Much of the milling equipment predated the mill itself, so I would not be surprised if this particular machine really dates to 1860.
The beeping never stopped. The robots never slept, not even when they were unplugged. It was a nightmare.
Windows provided the 250-some workers with fresh air and light, and helped to keep flour dust from building up in the air, helping to prevent explosions. Today, machines control air flow better without windows, so they were bricked.
Some sort of materials handling building, judging by the construction.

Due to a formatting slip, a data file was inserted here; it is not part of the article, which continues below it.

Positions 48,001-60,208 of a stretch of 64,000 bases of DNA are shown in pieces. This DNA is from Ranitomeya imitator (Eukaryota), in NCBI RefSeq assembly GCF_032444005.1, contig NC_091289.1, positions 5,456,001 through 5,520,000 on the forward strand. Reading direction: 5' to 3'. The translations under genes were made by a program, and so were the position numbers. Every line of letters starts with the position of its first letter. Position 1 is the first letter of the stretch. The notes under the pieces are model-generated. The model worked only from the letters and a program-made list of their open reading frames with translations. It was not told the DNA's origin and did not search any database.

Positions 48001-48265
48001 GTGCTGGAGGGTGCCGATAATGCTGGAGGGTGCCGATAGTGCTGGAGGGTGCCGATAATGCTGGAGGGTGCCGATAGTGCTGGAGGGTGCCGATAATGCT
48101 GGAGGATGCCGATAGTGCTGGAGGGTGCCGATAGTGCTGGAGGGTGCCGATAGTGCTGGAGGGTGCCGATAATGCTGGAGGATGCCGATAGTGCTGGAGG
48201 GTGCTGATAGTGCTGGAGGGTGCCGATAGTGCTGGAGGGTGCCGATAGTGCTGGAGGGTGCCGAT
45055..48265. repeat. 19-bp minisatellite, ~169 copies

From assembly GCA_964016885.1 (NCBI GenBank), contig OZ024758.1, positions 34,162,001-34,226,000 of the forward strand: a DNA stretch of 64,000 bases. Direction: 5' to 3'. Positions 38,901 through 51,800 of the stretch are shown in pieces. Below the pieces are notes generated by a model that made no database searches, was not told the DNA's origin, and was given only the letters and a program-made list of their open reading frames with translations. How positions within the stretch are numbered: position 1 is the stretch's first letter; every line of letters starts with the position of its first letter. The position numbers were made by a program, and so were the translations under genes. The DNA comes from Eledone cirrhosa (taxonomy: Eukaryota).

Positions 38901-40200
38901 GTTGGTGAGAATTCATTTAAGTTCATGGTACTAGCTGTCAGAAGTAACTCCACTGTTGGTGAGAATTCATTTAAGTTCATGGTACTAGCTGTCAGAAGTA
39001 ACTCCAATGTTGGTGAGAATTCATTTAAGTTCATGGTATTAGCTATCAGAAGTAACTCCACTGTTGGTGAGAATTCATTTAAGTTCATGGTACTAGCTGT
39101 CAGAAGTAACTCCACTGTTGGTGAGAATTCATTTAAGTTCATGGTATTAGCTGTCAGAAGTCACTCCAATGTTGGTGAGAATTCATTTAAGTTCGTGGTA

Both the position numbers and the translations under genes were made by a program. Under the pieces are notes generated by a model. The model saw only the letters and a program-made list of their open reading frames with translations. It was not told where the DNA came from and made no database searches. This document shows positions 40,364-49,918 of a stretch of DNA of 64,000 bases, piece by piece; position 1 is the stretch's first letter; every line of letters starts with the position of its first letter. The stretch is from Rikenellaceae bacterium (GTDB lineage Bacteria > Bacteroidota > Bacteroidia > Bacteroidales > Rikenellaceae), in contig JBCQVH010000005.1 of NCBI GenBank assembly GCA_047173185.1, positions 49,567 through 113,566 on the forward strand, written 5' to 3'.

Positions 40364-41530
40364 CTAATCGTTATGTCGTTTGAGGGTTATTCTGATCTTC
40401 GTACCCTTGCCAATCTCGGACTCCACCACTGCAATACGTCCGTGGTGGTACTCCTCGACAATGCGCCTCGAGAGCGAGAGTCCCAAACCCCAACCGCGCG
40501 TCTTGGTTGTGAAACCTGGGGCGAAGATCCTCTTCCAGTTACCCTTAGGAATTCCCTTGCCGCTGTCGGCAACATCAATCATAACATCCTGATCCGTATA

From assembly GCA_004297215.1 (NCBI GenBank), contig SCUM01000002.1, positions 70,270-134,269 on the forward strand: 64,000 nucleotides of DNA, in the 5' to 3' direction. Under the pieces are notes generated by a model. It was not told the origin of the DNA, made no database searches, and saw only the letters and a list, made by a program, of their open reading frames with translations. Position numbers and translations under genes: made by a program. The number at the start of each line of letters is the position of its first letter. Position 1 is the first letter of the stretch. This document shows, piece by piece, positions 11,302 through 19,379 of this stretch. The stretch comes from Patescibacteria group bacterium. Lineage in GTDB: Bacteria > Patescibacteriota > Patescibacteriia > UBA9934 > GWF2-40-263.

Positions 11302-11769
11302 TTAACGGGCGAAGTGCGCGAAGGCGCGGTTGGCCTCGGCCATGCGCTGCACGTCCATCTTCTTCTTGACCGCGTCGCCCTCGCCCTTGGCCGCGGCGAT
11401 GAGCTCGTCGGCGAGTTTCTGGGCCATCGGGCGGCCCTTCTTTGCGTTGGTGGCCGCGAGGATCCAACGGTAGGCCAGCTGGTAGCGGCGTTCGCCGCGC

Wind-battered catwalk lights between the shaft house and headframe/rockhouse building.
The cupola–the space above the silos–is surprisingly original. The building was too unstable for anyone to scrap it out. Seriously, the floor is a deathtrap.
The gulls wait to eat the next load of spilled grain. Arista 100.
A typical stretch of the assembly line.
The end of Dock 5 is warped and bent from a rail accident that left some ore cars swinging like a stringy wrecking ball into the end of the superstructure and accompanying stair. The stairs are still navigable, but it wasn’t recommended by the CN workers that were with me.